Friday, July 25, 2014

DGDA and ADAE Tunings (Mandola and Tenor Banjo)

Mandolas are basically just slightly bigger mandolins with a scale length between 15.5" and 17" - so about 12 to 25 percent longer than a mandolin scale, which is typically 13.875".  A mandola is usually tuned in 5ths like a mandolin, but that 5ths tuning is CGDA instead of GDAE.

I recently got a mandola with a 15.5" scale.  I was going to tune it CGDA, but then I was reminded of a chapter in Enda Scahill's Irish Banjo Tutor on Alternate Tunings where he describes tuning a tenor banjo ADAE instead of GDAE.  (Note: the Irish tenor banjo's standard GDAE tuning is one octave lower than the mandolin's GDAE tuning).  Purists beware, ADAE is the way Enda normally tunes his banjo!

Tuning an Irish tenor banjo to ADAE simply involves tuning the 4th string (lowest string) up a whole step from G to A.  On a mandola this would equate to changing the CGDA tuning to DGDA.  I've found out that DGDA is the way Marla Fibish tunes her mandola, and maybe John Doyle as well.   I'm willing to give it a shot!
Enda Scahill
In his tutor Enda Scahill describes several advantages of this alternate tuning, and below I have paraphrased some of these while translating it to mandola-oriented language.

Advantages of DGDA tuning
DGDA is almost an open tuning of D or G.  By playing the A note (fret 2) on the G string or the B note (fret 2) on the A string you play either a 4 string D chord or G chord.  This allows the instrument to resonate more in tune with itself.

The stretch to that pesky low F# (Fret 6 on the low string) is now only a stretch to Fret 4.

The G note on the low string is now at Fret 5 instead of 7.  This allows for fiddle style double G “chording” (open G played with G on the low string).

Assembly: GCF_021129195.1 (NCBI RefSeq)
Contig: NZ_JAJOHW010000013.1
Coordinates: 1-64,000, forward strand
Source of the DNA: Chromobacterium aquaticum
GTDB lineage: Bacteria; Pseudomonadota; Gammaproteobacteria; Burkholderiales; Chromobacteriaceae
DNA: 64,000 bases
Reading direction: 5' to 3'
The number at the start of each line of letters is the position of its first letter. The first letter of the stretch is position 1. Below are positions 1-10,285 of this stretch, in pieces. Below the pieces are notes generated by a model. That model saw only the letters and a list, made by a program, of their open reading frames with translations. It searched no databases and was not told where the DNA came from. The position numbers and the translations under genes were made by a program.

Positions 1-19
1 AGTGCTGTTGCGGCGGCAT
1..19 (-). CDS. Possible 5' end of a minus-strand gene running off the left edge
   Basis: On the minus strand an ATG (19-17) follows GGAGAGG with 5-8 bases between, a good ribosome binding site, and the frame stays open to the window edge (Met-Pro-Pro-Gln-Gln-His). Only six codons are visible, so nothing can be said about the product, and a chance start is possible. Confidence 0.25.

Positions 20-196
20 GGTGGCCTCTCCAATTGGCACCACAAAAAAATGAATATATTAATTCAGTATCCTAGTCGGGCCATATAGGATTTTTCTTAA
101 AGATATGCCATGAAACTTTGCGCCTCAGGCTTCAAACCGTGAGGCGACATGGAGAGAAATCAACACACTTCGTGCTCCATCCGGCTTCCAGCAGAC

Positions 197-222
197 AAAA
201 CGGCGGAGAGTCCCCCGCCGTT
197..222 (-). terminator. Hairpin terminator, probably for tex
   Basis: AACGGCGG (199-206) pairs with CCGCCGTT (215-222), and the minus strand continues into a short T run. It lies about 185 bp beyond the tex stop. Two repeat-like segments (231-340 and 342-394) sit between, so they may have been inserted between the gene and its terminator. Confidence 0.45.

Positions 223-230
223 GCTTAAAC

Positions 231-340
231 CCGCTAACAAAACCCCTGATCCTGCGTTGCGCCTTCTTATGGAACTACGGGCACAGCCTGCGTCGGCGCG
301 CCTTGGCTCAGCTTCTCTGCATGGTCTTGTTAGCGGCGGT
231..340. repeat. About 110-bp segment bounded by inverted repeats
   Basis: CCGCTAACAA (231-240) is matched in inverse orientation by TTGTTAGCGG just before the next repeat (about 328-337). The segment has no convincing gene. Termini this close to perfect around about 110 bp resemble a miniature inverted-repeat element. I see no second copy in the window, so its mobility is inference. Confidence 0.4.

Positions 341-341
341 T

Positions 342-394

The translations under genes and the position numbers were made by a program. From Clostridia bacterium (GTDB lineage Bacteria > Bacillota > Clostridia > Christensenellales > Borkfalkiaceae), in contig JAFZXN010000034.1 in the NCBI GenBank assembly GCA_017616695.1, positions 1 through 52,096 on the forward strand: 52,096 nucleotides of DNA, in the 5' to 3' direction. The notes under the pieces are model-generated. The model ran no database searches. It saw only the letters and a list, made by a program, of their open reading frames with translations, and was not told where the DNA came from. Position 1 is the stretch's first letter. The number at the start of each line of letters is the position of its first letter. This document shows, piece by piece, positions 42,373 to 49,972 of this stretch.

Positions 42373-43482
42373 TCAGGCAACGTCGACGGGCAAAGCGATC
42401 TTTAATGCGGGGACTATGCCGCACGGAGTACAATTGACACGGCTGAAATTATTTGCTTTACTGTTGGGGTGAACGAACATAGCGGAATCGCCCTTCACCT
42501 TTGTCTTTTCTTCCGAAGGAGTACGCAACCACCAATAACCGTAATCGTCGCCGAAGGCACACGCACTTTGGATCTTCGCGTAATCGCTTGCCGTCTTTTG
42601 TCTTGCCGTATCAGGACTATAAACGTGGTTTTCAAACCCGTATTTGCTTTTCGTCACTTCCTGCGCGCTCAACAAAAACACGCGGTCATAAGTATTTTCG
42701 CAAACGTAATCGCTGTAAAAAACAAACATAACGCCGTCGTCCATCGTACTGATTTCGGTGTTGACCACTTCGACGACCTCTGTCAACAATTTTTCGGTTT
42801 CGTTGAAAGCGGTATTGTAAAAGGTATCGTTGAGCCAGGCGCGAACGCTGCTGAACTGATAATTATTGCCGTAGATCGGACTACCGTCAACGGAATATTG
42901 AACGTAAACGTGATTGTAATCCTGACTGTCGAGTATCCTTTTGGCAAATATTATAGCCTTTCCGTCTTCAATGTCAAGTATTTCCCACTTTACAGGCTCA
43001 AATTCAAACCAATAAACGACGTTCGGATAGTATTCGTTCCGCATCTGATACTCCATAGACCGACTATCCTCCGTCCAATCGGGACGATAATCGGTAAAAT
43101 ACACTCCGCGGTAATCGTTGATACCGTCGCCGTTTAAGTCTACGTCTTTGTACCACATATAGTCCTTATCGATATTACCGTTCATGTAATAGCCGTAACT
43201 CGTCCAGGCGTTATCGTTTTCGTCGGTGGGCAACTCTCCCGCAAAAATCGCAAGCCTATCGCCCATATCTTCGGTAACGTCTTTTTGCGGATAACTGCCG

Tuning the low C up to a low D creates opportunities for droning on the open string.  This is a big advantage for the key of D (the key that most Irish tunes are played in) and for the key of G (arguably the 2nd most common tonal center in Irish traditional music).

The DGDA tuning affords different (easier?) chord formations new found harmonies and voicings.

Tuning up to D tightens the tone and the action by creating more tension in the string.  In other words, you can use a lighter string but still achieve more tension.  This results in the 4th string being not as twangy, heavy or loose.  (This feature has perhaps more relevance among banjo players tuning up to ADAE from GDAE).

I'll add to Enda's list by saying that this alternate tuning makes the mandola even more of a unique, hybrid instrument.  The interval from the 4th string (D) to 3rd string (G) now becomes a perfect 4th (like on a guitar) instead of a 5th, yet you still have the interval of a 5th between the other strings.

In this altered mandola tuning you can't quite transpose and use the exact same fingerings you've memorized on have to make adjustments for any notes on the low string.  But, overcoming obstacles and finding advantages in what at first might seem like an unnecessary challenge is all part of the fun of playing an instrument and growing as a musician!

1 comment:

  1. Very cool! I like this idea. Am enthralled with the viola these days. and I'm definitely going to be using it in an Irish setting 90% of the time. DGDA might be a cool way to have more open strings to hit in the keys of G, D, and A which are most common in Irish Music.

    I play some Bouzouki which is like the Irish Tenor Banjo only tuned GDAD because of the long scale length. I've thought about doing a similar thing with the viola making it CGDG. which would help with translating scale patterns/arpeggios and melodies.

    Hmmmm.... possibilities. You eventually have to settle on one tuning I find, for the sake of intonation and string longevity.